It further added,  “As the world celebrates the 22nd anniversary of her passing on Aug 13, EQUAL Pakistan remembers her profound impact on Pakistan’s music ecosystem. With her brother Zoheb Hassan, Nazia holds enormous respect and affection for her music and her contributions to social causes.”

Commenting on the inclusion of his sister in the program, Zoheb said: “I’d like to thank Spotify for nominating my sister Nazia Hassan as the EQUAL Ambassador for Pakistan and Global. As kids, we’ve been sincere to our art and music. When we started, we filled the void for pop music for youngsters at the time when folk and traditional music dominated the music scene across South Asia. Our music eventually transcended across the world, proving that music does not have any boundaries. It is also important for artists to use their popularity for social changes as we tried when we were young, from looking after the environment to advocating peace.”

“This month, we are shining a light on an artist who revolutionised the music industry not only in her era but also for the times to come. That voice is none other than Nazia Hassan. We could not be prouder to have chosen to celebrate her life and music,” highlighted Spotify’s Khan FM, Artist and Label Partnerships, Pakistan. 

“We hope that her fans from all over the world can bring their emotions, love and respect and relive her life’s memories through all her epic achievements and accomplishments. Join us in celebrating an icon who etched a place in our hearts, forever with her soulful melodies.”

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Before Hasan, the program has honoured Grammy winner Arooj Aftab, Natasha Baig, Hadiqa Kiani, and Mehak Ali and has a list of exemplary female voices to introduce the world with. As per Spotify, each EQUAL Pakistan Ambassador of the Month will receive organic and on-platform promotion across Spotify’s editorial spaces. The model is meant to propel artists’ reach on the platform in both their home countries and beyond. Each EQUAL Ambassador is set to get a billboard placement in the middle of Times Square in New York as well and we can’t wait to see who’s next!



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Beyonce tops US songs chart in over a decade

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After releasing her much-anticipated album Renaissance, Beyonce has scored the number one spot on the top US songs chart for the first time in well over a decade.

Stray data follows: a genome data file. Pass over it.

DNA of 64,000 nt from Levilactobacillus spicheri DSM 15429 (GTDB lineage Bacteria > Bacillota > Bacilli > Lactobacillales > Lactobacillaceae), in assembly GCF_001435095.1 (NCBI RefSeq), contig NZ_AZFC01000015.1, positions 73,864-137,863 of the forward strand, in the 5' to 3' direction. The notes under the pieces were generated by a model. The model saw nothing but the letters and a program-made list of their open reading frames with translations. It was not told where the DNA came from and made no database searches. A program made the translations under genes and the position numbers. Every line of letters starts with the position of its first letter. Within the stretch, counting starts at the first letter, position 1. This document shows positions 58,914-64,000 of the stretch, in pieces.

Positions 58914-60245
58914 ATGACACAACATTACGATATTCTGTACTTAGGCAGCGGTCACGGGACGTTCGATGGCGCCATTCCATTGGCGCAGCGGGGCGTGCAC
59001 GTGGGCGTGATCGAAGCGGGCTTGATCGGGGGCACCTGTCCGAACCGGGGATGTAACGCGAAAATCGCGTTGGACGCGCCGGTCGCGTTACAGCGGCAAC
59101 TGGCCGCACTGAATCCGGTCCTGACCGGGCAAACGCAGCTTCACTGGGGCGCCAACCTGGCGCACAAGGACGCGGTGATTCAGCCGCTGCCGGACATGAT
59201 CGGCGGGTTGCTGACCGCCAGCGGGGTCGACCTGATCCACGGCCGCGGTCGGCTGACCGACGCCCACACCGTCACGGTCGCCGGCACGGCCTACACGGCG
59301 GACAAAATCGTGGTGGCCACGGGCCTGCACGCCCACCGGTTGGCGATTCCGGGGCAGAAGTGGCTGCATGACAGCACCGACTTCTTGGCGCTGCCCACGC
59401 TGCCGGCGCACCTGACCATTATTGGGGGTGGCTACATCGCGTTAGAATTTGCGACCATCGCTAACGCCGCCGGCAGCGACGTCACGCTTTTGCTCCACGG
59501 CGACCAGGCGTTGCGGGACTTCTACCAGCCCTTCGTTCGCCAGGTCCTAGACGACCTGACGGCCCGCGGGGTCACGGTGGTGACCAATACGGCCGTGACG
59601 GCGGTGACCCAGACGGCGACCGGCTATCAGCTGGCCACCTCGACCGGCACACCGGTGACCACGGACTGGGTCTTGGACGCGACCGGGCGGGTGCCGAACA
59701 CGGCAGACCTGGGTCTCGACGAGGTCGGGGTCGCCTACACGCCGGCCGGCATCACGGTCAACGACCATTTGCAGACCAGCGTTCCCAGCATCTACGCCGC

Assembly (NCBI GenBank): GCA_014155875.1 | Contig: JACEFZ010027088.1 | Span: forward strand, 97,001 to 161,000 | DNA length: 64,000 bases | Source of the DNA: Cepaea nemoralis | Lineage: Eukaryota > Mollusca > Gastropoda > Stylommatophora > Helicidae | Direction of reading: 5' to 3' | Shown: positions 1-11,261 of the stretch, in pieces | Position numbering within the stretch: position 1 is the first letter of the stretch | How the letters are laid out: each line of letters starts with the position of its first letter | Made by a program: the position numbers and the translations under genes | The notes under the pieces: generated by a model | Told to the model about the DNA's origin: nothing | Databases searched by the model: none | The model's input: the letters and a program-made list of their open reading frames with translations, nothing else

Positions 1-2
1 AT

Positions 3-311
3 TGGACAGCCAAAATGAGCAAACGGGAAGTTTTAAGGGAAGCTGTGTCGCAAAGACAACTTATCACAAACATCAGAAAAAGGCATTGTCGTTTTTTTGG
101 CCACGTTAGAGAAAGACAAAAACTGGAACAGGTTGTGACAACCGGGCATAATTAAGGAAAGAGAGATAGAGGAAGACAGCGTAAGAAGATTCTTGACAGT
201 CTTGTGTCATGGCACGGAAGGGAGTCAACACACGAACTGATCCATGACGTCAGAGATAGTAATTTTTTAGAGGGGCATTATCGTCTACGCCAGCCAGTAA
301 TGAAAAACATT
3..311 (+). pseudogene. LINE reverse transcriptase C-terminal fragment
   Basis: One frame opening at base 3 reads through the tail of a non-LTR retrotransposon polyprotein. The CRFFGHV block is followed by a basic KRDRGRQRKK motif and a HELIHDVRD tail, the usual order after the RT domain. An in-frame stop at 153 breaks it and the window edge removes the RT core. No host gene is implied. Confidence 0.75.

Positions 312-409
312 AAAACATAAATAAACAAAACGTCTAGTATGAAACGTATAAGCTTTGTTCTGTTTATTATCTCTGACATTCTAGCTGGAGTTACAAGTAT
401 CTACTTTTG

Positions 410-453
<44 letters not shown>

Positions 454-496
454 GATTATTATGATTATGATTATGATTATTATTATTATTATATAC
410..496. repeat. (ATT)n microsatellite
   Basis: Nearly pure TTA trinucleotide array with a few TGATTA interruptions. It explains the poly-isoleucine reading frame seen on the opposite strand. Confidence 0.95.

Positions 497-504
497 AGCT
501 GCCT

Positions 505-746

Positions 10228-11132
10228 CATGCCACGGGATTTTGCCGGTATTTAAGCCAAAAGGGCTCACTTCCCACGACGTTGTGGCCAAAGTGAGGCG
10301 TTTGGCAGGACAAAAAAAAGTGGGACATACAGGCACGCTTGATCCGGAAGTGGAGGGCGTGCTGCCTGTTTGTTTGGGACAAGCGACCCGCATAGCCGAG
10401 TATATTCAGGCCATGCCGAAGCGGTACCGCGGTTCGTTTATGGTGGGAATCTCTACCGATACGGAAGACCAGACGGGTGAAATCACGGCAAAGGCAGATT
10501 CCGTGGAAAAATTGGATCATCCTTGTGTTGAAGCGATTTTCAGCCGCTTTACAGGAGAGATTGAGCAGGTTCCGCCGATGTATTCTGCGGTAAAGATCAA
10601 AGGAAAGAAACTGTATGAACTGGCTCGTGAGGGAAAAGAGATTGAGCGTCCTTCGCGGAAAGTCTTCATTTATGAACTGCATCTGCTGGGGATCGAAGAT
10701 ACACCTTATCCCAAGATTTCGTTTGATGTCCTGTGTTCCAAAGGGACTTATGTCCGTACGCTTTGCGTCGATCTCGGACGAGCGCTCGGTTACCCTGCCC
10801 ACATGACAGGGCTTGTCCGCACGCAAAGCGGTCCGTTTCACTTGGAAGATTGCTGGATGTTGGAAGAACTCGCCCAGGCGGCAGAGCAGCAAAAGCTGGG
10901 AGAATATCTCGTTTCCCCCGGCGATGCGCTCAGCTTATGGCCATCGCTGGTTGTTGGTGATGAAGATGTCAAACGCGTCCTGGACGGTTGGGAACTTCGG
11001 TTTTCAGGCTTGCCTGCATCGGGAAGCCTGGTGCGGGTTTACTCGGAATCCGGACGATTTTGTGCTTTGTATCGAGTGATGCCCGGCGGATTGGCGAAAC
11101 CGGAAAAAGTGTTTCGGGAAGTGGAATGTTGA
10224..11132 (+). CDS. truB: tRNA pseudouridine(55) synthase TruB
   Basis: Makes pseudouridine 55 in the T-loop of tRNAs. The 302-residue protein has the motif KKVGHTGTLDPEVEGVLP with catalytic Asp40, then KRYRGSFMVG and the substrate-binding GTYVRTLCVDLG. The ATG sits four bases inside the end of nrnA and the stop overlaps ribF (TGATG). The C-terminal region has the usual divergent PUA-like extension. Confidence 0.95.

Her lead single Break My Soul is the 40-year-old’s first solo song to hit the top of Billboard’s Hot 100 since 2008’s Single Ladies, the industry tracker said Monday.

Her seventh solo studio album also opened at number one on Billboard’s top albums chart, the entertainment outlet said.

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It’s the second-highest debut of the year, following Harry Styles’s Harry’s House.

Renaissance also unseated Latin trap global sensation Bad Bunny from the top of the Billboard 200 albums chart, where his Un Verano Sin Ti had held the top spot for five straight weeks, along with two peaks when it first came out in May for a total of seven weeks at number one.

Eminently danceable and rife with nods to disco and EDM history, Beyonce’s latest album burst onto the summer scene primed for its needle drop at the club.

Beyonce’s soaring vocals have their place on Renaissance, but it’s the rhythmic, urgent call to the dance floor that stands out, with a tapestry of influences paying homage to pioneers of funk, soul, rap, house and disco.

In the weeks preceding the album’s release, Beyonce teased it with a steady stream of the glossy, curated portraits of herself that over the past decade have become her signature.

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But though she’s received wide praise for keeping the world of music videos on the cutting edge, Beyonce put out her latest record sans visuals (they’re promised at a later date.)

For all her cultural clout and an indisputable throne in music’s pantheon, Beyonce’s songs historically have not seen the same commercial dominance as other contemporary global stars.

That was poised to change with Renaissance — and Queen Bey made good on her chances.

On Monday, the megastar released a series of portraits on Instagram including a clip of her in a disco ball of an outfit, smiling for the camera as she waved her finger to signal her number-one status.

 

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Drake launches Moosewala T-shirt to honour singer’s music

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Canadian rapper Drake has paid tribute to late Punjabi singer Sidhu Moosewala, who was gunned down in Indian Punjab’s Mansa district this May.

To honour the singer’s legacy, Drake is launching a collection of T-shirts on his website, with the proceeds going to a charity selected by Moosewala’s family. Drake was also seen wearing the T-shirt at a concert in Canada back in July.

Drake’s team announced the collection on their Instagram account this Thursday. Sharing a montage of clips from Moose Wala’s music videos, his team wrote, “Sidhu Moosewala (1993-2022). We celebrate your life and influence in India, Canada, everywhere. Rest in peace to our friend and legend. We are working with Sidhu’s family to dedicate proceeds from this drop in his honour.”

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This is not the first time the Grammy-winning artist has paid tribute to Moose Wala. Drake played the singer’s hit singles 295 and G-Sh*t in the first episode of his radio show Table for One in June, resulting in the songs gaining a much larger fan base. When news of Moose Wala’s death surfaced, the rapper had also shared an Instagram story to bid farewell to the Punjabi singer. “Rest in peace, Moose,” he had written.